|08-06-2014 06:49 PM|
|glowingtoadfly||There is a Dead Thing under my porch. Oh, to drag it out, to scent- roll upon its deliciousness! I while away many an hour attempting to fit beneath the porch-boards so that I may luxuriate in the rat, possum, or bunny which died, probably of starvation rather than face the jaws of I, the Princess of Biting. Grim does not have my magnetized focus upon the delightful whiff of decay, he bumbles about, occasionally gazing where I gaze at the gathering of flies that feast upon my longed-for and now dead captive. When it was alive, I longed to chase it, and now, its delights are even greater, in a different way. I have watched the terrified creature turn to a feast of scents and tastes, and now I am denied its joys. Woe is me. I will gaze longer and smell longer, beneath the porch amidst the broken implements of humans who used to live here. The Gentleman hears my whines of longing but refuses to allow me ingress into the gorgeous kingdom of rot. Ah, to have opposable thumbs so that I may venture into the scented cave, the haven of my Dead Thing. To chase the ghosts of tiny creatures across the yard is my mirage, my dream of Valhalla, in which I kill and they rise again, only to be chased and shaken again and again. I catch glimpses of this Paradise when I chase my flirt pole. One day....|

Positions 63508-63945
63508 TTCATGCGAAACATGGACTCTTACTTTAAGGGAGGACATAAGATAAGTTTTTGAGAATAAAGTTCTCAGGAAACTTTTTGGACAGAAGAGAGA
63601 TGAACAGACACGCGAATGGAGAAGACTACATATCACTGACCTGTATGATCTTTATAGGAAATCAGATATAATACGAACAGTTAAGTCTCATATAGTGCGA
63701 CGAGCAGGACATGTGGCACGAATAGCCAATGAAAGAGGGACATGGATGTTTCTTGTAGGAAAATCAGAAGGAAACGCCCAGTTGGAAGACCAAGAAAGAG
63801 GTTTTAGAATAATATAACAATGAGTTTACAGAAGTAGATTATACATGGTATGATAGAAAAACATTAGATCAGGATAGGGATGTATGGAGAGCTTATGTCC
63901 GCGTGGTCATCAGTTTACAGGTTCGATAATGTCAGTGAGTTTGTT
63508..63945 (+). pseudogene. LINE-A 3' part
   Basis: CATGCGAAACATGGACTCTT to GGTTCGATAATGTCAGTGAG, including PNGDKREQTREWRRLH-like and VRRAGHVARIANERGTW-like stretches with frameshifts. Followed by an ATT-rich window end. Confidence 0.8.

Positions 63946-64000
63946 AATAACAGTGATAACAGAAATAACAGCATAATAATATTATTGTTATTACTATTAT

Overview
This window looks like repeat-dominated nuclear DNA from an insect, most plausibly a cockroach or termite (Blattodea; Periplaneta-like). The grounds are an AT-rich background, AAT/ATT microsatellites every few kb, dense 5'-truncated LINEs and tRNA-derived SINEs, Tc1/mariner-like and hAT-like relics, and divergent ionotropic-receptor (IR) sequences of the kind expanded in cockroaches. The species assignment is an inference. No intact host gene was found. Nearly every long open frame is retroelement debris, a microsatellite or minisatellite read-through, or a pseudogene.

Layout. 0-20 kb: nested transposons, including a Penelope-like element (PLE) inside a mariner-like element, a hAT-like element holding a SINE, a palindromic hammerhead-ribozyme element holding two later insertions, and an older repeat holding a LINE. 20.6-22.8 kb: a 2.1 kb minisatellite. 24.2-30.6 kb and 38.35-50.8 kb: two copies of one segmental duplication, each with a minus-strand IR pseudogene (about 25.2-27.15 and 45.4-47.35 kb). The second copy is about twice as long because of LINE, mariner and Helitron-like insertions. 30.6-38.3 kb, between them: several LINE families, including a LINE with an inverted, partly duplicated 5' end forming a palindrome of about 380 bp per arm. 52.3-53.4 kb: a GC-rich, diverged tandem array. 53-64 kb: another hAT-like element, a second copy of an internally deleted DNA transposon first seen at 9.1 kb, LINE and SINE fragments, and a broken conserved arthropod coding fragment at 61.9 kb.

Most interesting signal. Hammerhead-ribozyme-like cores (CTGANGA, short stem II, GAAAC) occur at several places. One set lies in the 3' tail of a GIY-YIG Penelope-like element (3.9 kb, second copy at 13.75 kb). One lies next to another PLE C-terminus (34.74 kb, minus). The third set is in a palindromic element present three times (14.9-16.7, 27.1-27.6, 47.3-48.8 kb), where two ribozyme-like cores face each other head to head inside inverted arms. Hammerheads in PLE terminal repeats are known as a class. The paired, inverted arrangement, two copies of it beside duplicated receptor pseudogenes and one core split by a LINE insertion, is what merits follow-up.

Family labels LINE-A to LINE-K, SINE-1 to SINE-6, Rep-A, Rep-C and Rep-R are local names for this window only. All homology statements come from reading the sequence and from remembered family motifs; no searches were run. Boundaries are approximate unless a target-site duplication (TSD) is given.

|08-05-2014 09:31 PM|
|glowingtoadfly||Today Grim was very good at staying at my side. I just started taking a Dog Trainer Foundations course through the Karen Pryor Academy, and I have been bringing my clicker on walks and heavily rewarding heeling. We walked right by another dog on the other side of the street! Some of the exercises Grim and I have been doing together are about focus and eye contact, so that has been helpful.|
|08-04-2014 09:14 AM|
|glowingtoadfly||Focus has definitely been something we are working on, but I will work on it more. He doesn't quite have eye contact while heeling on command yet, but I reward heavily when he does it naturally. I have worked on eye contact during the sit a lot. I will start working more on putting focus on command. The only toy he seems interested in on walks is a ball, which makes Skadi think she is going to play fetch! My husband doesn't really enjoy it when I bring toys on walks for this reason. I think it is something to try though.|